Some of Buffett’s first ventures were to sell chewing gum and bottles of cola door-to-door. He had many other ventures, such as finding and selling used golf balls and selling popcorn at football games at the University of Omaha.

When Buffett was 11, his father took him on a trip to New York. The main things Buffett wanted to see were the New York Stock Exchange. When he saw the NYSE for the first time, he saw a young boy rolling cigars for the traders to keep them happy, this is when he realised that stock investing was where the real money was.

At only 11 years old, Buffett made his first real investment, using the money he had earned so far (around $120) to buy his first stocks.

He decided to buy shares for himself , in an oil and gas company called Cities Service. He bought 3 shares priced at $38.25 per share. After investing in these, the price quickly dropped to around $27 per share, but an anxious young Buffett held on and waited until the price increased to $40, at which point he sold his stocks and took a small profit.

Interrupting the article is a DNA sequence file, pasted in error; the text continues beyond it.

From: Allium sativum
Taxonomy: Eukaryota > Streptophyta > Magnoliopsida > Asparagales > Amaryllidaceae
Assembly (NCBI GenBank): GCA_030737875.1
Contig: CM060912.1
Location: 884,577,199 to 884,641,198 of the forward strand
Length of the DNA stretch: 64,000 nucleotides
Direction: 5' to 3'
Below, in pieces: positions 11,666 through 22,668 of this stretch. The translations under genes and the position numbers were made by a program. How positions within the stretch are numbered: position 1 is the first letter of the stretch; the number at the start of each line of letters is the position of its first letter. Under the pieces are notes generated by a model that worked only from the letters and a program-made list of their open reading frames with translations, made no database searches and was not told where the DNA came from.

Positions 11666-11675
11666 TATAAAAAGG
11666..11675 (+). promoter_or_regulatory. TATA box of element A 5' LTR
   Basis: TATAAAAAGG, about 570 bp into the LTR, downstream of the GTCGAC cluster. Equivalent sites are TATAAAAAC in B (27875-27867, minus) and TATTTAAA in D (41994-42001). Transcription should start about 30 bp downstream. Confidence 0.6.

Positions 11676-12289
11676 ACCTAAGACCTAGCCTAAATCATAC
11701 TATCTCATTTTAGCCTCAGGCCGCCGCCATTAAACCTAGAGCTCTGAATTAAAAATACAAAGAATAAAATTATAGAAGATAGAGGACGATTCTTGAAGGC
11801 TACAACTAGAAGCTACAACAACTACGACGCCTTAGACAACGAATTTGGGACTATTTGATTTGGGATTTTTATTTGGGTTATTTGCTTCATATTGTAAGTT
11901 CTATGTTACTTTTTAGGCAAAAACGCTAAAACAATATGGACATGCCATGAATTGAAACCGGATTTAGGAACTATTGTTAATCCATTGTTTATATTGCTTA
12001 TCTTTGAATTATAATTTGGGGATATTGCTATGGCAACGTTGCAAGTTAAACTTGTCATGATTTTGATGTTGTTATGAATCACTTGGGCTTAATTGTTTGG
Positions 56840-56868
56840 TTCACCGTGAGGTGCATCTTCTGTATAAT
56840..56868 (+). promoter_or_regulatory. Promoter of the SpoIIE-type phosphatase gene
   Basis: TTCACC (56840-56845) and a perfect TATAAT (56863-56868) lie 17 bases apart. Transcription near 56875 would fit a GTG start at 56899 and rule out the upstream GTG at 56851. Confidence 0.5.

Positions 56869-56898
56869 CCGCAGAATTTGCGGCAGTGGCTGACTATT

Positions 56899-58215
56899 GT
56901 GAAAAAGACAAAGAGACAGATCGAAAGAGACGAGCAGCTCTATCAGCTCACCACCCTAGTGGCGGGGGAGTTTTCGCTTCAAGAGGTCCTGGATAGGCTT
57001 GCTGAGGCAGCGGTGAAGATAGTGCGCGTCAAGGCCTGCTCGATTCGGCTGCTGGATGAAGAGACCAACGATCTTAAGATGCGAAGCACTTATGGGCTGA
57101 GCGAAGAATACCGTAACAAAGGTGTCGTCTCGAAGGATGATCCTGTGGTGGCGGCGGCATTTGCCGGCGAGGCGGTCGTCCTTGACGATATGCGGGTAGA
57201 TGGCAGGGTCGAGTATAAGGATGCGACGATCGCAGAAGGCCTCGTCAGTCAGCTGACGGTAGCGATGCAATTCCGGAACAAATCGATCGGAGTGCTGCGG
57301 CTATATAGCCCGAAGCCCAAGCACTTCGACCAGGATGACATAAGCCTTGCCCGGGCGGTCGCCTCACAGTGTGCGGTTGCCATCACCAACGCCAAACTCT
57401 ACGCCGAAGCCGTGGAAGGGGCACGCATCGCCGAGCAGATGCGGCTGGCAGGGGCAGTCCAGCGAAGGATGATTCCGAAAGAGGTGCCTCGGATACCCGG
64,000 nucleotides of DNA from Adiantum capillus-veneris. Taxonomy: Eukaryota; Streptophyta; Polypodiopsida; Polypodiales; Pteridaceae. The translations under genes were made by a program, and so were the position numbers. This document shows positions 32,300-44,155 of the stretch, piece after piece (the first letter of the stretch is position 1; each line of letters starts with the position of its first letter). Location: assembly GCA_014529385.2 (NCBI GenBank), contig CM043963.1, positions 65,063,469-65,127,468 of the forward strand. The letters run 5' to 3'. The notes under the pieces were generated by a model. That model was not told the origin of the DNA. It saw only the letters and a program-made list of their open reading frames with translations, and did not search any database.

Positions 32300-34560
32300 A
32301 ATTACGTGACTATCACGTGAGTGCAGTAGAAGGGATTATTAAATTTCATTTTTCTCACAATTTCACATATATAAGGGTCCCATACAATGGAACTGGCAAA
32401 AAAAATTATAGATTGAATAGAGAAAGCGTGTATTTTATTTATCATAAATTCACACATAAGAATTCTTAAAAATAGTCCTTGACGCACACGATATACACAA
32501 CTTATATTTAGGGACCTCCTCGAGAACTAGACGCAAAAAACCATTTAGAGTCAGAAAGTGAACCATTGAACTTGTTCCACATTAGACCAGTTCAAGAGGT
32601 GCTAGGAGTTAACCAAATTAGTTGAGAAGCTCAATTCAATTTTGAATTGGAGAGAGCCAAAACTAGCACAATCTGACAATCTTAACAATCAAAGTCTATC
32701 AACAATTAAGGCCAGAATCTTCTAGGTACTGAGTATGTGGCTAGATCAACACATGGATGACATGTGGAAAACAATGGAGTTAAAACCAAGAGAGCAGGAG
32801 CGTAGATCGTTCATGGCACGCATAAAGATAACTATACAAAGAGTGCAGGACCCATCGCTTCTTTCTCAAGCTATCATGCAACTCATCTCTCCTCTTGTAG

After taking the profit, the price increased a lot more, up to $202 and Buffett realised he could have made a lot more if he had waited. He says he learnt a lot from this early investment, like the need to be patient and not to rush into a decision without reason.

Buffett bought his first property at the young age of 15 using the money he had earned from his paper round and other ventures. He used around $1200 to purchase a 40-acre farm in Nebraska. Buffett hired a tenant farmer who worked the land for him and they shared the profits.

Buffett graduated from high school in 1947 at the age of 17, with the caption under his yearbook picture reading: “Likes math; a future stockbroker”.